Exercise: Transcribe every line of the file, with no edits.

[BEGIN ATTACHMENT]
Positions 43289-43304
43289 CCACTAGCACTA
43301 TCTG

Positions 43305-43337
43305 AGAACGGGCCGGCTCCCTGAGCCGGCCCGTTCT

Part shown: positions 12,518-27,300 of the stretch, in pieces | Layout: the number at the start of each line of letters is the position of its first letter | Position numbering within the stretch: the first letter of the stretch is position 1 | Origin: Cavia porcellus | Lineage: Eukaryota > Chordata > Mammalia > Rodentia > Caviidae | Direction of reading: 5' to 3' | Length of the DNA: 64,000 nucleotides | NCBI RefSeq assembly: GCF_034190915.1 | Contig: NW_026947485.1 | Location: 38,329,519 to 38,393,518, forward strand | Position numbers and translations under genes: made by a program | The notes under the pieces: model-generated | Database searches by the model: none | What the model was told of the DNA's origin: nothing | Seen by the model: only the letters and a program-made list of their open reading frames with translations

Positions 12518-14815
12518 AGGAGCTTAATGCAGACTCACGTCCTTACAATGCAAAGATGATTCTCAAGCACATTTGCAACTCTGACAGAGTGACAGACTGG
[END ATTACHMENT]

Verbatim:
Positions 43289-43304
43289 CCACTAGCACTA
43301 TCTG

Positions 43305-43337
43305 AGAACGGGCCGGCTCCCTGAGCCGGCCCGTTCT

Part shown: positions 12,518-27,300 of the stretch, in pieces | Layout: the number at the start of each line of letters is the position of its first letter | Position numbering within the stretch: the first letter of the stretch is position 1 | Origin: Cavia porcellus | Lineage: Eukaryota > Chordata > Mammalia > Rodentia > Caviidae | Direction of reading: 5' to 3' | Length of the DNA: 64,000 nucleotides | NCBI RefSeq assembly: GCF_034190915.1 | Contig: NW_026947485.1 | Location: 38,329,519 to 38,393,518, forward strand | Position numbers and translations under genes: made by a program | The notes under the pieces: model-generated | Database searches by the model: none | What the model was told of the DNA's origin: nothing | Seen by the model: only the letters and a program-made list of their open reading frames with translations

Positions 12518-14815
12518 AGGAGCTTAATGCAGACTCACGTCCTTACAATGCAAAGATGATTCTCAAGCACATTTGCAACTCTGACAGAGTGACAGACTGG